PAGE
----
acquiesce - March 17th, 2022

Am I Too Young for Rehab?

Identifying an alcohol or drug addiction can be difficult for young people between the ages of 18-25 due to the way in which binge drinking and frequent drug use is normalised, especially for those attending university. 

However, if you have started to become concerned about your own relationship and behaviours with certain substances, you may have an addiction.

In this guide, we’re going to be explaining how you can help to identify an addiction in a young person and whether rehabilitation is available.

Am I Old Enough to Have an Addiction?

When picturing somebody with an addiction, you may have a specific image in mind of someone much older who may be struggling to keep their job and relationships or potentially homeless and living on the streets. 

However, it’s important to know that addiction can affect just about anyone, regardless of age, gender or financial situation and that there are thousands of individuals out there managing to maintain jobs, relationships and education whilst secretly struggling with an addiction.

These are called high functioning addictions

So to answer the question: yes, it is entirely possible for someone under the age of 21 to develop an addiction.

In fact, in 2019, there we 14,291 young people (under 16s) in contact with alcohol and drug services between April 2019 and March 2020

How to Identify an Addiction in a Young Person

Spotting a drug or alcohol addiction in a young person can be tricky as frequent binge drinking and drug use (particularly at the weekends) is becoming heavily normalised in today’s younger generations.

This makes it hard to differentiate between addictive behaviour and a regular activity that everyone else seems to be doing.

The key difference between the two is the individual’s relationship with the substance or activity. 

If they start to find that they cannot function (mentally or physically) without drinking or using drugs, this may be a sign of an addiction.

Other signs and symptoms of and addiction include:

(Not all of these signs of addiction will appear in one person, however if you are struggling with some of these then it is a good indicator that you do need to seek professional help.)

1. Being Secretive and Evasive

If you find yourself trying to hide behaviour related to drinking or drug use from those around you, it is often a warning sign that something isn’t right.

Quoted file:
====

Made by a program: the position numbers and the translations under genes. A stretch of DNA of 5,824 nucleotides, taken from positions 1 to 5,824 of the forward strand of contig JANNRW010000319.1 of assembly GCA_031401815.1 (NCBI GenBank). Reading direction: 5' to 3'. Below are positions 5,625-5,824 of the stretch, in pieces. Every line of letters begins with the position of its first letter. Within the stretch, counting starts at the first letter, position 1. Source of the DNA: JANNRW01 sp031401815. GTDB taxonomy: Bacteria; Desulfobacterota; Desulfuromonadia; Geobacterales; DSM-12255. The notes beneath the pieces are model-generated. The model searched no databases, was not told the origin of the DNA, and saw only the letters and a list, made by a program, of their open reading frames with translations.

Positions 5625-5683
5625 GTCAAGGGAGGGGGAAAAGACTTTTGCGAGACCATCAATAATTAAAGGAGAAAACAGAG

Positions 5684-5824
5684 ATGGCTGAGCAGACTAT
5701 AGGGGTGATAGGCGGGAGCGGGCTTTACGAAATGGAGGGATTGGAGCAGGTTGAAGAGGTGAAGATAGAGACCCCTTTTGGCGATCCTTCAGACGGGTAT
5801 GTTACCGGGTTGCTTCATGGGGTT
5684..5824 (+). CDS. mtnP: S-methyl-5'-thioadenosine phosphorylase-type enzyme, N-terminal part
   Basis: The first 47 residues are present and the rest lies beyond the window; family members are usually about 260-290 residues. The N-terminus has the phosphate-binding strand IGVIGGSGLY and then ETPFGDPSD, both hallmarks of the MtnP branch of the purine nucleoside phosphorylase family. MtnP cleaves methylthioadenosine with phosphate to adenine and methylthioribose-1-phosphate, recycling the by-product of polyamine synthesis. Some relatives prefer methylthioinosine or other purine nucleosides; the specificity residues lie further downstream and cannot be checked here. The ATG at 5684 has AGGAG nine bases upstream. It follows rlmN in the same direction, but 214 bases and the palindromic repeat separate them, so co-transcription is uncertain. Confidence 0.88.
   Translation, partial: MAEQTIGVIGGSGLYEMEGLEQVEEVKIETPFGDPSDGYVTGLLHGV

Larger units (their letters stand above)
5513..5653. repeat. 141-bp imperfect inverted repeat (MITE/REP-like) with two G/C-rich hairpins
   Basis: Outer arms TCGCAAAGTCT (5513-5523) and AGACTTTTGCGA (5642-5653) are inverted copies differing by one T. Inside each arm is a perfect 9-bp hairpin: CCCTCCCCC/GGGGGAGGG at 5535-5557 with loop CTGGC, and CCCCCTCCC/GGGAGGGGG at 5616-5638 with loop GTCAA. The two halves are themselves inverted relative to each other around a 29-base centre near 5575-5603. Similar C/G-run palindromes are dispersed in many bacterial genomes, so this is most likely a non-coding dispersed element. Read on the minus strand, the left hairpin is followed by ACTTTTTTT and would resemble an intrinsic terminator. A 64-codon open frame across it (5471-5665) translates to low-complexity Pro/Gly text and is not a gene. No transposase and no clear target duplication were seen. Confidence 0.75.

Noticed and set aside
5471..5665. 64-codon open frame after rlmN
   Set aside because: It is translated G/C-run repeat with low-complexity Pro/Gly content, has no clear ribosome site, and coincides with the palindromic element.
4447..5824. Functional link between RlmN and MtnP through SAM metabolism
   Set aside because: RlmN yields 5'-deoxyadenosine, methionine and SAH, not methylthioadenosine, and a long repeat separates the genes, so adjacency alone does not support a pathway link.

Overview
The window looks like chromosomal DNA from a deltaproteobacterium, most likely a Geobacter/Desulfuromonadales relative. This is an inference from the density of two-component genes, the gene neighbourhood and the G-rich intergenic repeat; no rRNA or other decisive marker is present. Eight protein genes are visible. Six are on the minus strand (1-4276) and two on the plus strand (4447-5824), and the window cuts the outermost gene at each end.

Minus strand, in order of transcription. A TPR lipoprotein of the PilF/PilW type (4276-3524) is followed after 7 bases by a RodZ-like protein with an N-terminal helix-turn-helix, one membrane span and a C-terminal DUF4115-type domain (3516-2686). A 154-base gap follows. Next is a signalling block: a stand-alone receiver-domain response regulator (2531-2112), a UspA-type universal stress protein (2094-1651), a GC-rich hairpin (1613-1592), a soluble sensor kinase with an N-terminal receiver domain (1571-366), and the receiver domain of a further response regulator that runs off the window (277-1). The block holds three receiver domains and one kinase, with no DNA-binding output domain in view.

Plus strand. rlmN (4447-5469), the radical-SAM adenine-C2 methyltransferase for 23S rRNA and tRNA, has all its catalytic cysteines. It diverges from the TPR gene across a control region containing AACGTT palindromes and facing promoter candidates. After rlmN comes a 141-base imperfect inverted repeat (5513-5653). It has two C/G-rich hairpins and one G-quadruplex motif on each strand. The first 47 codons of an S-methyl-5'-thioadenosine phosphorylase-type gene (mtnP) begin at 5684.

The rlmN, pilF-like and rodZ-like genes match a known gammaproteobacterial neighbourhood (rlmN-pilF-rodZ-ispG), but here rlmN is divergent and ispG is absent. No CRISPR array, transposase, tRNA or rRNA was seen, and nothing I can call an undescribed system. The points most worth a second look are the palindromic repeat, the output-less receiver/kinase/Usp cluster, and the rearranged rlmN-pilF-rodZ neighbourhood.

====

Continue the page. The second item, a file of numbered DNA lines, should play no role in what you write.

People rarely feel the need to hide healthy behaviours, so if you are doing something secretly or being evasive when questioned about it, you may have an unhealthy relationship with the substance.

2. Become Withdrawn or Isolated

It is not uncommon for those experiencing an addiction to start withdrawing themselves from their families and friends in order to hide their behaviours surrounding drugs or alcohol.

If you find that you feel isolated and no longer attend important social events or activities you once enjoyed, this may be a sign of a substance abuse disorder or other type of addiction.

3. Experiencing Financial Issues

The cost of maintaining an addiction is expensive and is often prioritised over everything else. 

It is common for those who struggle with addiction to also experience financial problems as they suddenly find themselves struggling to manage the responsibility of bills and other financial obligations.  

If you find that the majority of your funds are going directly to alcohol, drugs or gambling as opposed to other responsibilities, this is a strong sign of addiction.

This can then lead to behaviour such as stealing money from loved ones or getting yourself into debt from borrowing money to fuel the addiction.

Spotting the early signs of addiction can reduce the financial burden on your loved ones, as they often end up suffering financially as a result of an individual’s addiction.

4. Mood Swings

Mood swings can often be a manifestation of addiction. However, it is important to take into consideration what may or may not be normal for the individual. 

A person who is usually calm and considerate may suddenly become excitable and out of control. Whereas someone who is pleasant and upbeat can become distant and depressed.

If the mood swings are rapid, unexplained and accompanied by some of the signs mentioned, the chances are that you might be dealing with substance abuse or even addiction.

(Please note that mood swings are also a common symptom of many mental health disorders which should also be taken into consideration.)

5. Changes in Physical Appearance

Continued drug or alcohol use can have a devastating impact on your body.

Some of the signs that point towards changes in your health or that of a family member who may be trapped in the early stages of addiction include:

  • Sudden weight loss
  • Bloodshot and glassy eyes
  • Physical withdrawal symptoms like, sweats, tremors, vomiting & seizures
  • Dry mouth